Review: Big Wednesday
5 / 5 Stars
In my wildest film score imagination, I would not have imagined a film about surfers to have such a rich, diverse orchestral score, but then Big Wednesday was no ordinary film - and its composer eventually went to stellar musical heights in Conan The Barbarian, Lonesome Dove and Starship Troopers. Both writer/director John Milius and composer Basil Poledouris grew up in Southern California, and surfing was more than just a way to pass the days. To these two, the sensations, the skills and the styles in the sport epitomized their philosophy and outlook on life. They both poured this passion and insight into Big Wednesday and it certainly is a treat for fans of their work, as collaborators and individually.
This was Poledouris's first orchestral score but there is so much assuredness present and much of his trademark style, melodically and harmonically, is present. It combines grand, sweeping gestures, representing the swelling waves, the passing of time and a major surfing competition, with more intimate colors utilizing acoustic and Hawaiian guitar to paint scenes of personal growth, weddings and many partings. More diversity is added with a bold march ("Preparation March"), source music ("La Golondrina", "Green Onions"), quaint vocal folk tunes ("Crumple Car", "Only Good Times") and also a mystical raga-inspired track ("Cosmic Indifference"). Even the film's energetic trailer music ("Big Waves"), culled from the montage material, is happily included. As with all Poledouris scores, such marvelous melodies abound in each and every cue.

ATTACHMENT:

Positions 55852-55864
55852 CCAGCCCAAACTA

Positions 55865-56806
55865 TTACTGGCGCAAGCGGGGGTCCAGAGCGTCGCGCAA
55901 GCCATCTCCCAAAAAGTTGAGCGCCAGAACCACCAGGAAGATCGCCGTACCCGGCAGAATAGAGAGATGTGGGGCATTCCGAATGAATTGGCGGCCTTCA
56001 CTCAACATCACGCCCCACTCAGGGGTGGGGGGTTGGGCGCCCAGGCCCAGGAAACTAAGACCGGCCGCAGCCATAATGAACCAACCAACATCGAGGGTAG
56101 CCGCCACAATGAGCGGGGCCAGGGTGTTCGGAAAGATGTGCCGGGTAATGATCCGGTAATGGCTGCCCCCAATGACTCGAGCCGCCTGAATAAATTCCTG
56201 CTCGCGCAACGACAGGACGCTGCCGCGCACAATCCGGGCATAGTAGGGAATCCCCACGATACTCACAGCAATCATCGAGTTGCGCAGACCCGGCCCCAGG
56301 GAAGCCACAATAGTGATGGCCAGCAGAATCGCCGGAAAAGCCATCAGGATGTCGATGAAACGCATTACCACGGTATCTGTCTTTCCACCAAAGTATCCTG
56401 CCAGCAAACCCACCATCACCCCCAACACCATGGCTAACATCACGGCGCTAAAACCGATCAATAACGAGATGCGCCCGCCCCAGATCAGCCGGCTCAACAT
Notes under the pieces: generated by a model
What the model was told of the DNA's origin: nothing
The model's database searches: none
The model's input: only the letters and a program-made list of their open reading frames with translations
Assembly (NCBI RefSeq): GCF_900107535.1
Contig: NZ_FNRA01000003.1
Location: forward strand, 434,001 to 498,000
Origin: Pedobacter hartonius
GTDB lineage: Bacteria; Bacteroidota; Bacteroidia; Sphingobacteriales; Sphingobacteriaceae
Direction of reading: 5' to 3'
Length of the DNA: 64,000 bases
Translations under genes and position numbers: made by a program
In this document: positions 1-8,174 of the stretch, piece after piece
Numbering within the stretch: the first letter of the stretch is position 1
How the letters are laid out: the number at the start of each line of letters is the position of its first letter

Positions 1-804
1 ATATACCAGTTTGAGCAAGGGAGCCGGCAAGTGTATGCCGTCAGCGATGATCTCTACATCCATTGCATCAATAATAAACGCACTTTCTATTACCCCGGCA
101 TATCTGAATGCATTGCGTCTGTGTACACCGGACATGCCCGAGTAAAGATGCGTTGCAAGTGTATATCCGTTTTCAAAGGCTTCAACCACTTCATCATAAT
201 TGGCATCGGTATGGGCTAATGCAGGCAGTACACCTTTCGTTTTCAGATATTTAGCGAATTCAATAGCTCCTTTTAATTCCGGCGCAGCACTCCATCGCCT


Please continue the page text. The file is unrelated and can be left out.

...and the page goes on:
Reverential brass begin "The South Swell/Main Title/Three Friends Theme" hopefully, mirroring the characters anticipation of a glorious day atop the waves, which then builds to triumph throughout the rest of the first track and the presentation of the first of the score's two main themes, the second being for the three friends, presented on acoustic guitar. The "Passing of the Years" theme receives several treatments throughout, always with sonorous strings and woodwinds, reminding one of Poledouris's eventual work on The Blue Lagoon. There is some surprising darker tonalities heard in "Bear's Story" and "Matt Morning and Ominosity", utilizing low end piano and woodwinds and muted brass.
There is also a good deal of exciting material throughout the score, starting unassumingly in "Matt Surfs" and "Jack's Back Part 2", then becoming more strident and soaring in "The Challenge/Big Wednesday Montage", "Matt's Rite of Passage" and also the alternate "Big Wednesday Montage" track. These sections certainly give a good indication of the massive orchestral soundscapes which Poledouris has become a master at from score to score, especially in Conan, Flesh & Blood and Farewell To The King. Combined with further gorgeous, understated and reflective tracks such as "Aloha, Jack" and "Bear's Wedding", these diverse musical elements all add up to marvelous listen, a well rounded album and a worthy archive of the entire Big Wednesday experience, for surfers and non-surfers alike, and certainly for fans of Basil Poledouris's unique talent.